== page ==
Farmers’plans: More corn, soybeans, and cotton and less wheat in 2010

Written by Jonathan Eisenthal

American farmers plan to increase acreage of corn, soybeans and cotton, but this appears to bring no new acreage into production because it corresponds with a decrease in anticipated wheat plantings this year, according to the much anticipated government survey, the USDA Prospective Plantings report.

“Corn growers intend to plant 88.8 million acres of corn for all purposes in 2010, up 3 percent from both last year and 2008,” according to the prospective plantings report, issued Wednesday. “Expected acreage is up in many States due to reduced winter wheat acreage and expectations of improved net returns.”

A key element to the farmers’ choice is moderating fertilizer prices, according to many sources.

If farmers follow through with current plans, they will increase cotton by 1.355 million acres and soybeans by about 600,000 acres—78.098 million acres would be an all-time record for planted soybean acres in the U.S.

Even though corn acreage would increase nationally by 2.3 million acres if farmers follow their current plans, these intentions still fall far short of the modern record for corn planting set in 2007, of 93,527,000 acres—4.72 million acres more than corn farmers intend to plant this year.

In fact, the all-time record corn planting in the United States took place in 1932 when farmers planted 113 million acres of corn. That planting resulted in 2.5 billion bushels of corn. By contrast, this year’s intended planting of 88.8 million acres of corn could result, in a conservative estimate, in more than 13 billion bushels of corn—more than five times the yield farmers accomplished 80 years ago and using 24 million fewer acres than they did.

The state-by-state breakdown included in the prospective plantings report shows that corn acreage increases will not be uniform. Based on Minnesota farmers surveyed, USDA projects corn acreage of 7.6 million acres here, which would be the same amount as last year.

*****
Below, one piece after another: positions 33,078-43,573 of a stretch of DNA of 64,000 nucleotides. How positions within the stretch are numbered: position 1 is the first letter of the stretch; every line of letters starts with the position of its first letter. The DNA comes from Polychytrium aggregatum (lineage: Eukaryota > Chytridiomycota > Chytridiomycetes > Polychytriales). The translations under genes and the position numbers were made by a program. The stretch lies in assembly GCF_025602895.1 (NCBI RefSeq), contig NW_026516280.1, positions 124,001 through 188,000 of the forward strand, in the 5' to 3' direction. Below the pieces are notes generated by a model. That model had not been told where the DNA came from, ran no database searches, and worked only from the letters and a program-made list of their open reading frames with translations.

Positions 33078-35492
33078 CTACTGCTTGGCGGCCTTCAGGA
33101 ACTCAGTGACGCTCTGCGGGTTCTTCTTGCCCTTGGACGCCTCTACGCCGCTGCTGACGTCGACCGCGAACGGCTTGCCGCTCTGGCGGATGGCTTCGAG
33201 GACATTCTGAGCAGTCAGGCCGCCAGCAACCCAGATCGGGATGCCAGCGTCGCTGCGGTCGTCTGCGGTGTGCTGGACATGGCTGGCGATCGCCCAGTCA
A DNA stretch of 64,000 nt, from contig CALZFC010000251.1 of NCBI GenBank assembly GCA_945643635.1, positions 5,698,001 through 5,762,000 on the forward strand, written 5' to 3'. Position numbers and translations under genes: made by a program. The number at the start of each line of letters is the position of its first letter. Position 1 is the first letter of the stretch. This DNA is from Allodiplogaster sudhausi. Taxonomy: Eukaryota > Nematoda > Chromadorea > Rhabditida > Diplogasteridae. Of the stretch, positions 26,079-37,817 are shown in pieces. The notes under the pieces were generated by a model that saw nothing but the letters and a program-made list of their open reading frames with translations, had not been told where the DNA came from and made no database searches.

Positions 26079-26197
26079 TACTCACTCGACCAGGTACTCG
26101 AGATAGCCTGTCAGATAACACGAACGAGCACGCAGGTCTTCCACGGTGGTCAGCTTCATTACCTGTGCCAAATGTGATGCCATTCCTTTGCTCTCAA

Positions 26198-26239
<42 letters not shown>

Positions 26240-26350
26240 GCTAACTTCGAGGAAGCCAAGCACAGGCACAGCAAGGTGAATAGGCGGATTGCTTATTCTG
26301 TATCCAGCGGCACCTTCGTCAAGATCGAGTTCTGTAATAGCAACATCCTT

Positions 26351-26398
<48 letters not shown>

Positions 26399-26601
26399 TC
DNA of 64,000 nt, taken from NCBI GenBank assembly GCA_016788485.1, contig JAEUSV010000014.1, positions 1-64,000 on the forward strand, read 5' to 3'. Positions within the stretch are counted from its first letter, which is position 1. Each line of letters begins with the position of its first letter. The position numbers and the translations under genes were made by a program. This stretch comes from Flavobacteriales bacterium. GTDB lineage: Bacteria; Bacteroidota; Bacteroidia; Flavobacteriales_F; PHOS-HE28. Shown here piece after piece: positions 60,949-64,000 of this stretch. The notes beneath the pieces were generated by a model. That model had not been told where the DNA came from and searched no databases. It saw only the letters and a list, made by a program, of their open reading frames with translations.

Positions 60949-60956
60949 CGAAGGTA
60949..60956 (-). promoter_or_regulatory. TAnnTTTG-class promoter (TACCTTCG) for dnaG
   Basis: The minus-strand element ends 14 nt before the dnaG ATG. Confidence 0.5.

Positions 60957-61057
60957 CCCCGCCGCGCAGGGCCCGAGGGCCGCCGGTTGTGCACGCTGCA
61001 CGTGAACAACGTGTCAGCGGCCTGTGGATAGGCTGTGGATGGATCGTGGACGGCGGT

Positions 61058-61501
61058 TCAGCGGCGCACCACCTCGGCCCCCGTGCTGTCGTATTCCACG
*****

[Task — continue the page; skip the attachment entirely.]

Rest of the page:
“Acreage increases of 300,000 or more are expected in Illinois, Kansas, Missouri, and Ohio,” according to the USDA. “The largest decreases are expected in Iowa, down 200,000 acres, and Texas, down 150,000 acres.”

The USDA summarizes soybean plans: “Soybean producers intend to plant 78.1 million acres in 2010, up less than 1 percent from last year. If realized, the United States planted area will be the largest on record. Acreage increases of 100,000 or more are expected in Illinois, Iowa, Kansas, Nebraska, North Dakota, and South Dakota. The largest decreases are expected in Georgia and North Carolina, both 150,000 acres less than 2009. If intentions are realized, the planted acreage in Kansas, North Dakota, and Pennsylvania will be the largest on record.

This report challenges a key tenet of the Indirect Land Use Change (ILUC) hypothesis. Proponents of ILUC bash ethanol for stealing soybean acres, which are then replaced ultimately by the clearing of forest and savannah in developing countries, they claim. This year’s plans demonstrate the true economy of America’s major crop producers—responding to market signals, they increase or reduce plantings, taking increases in one crop from decreases in another. American farmers are not farming more, they are farming smarter.

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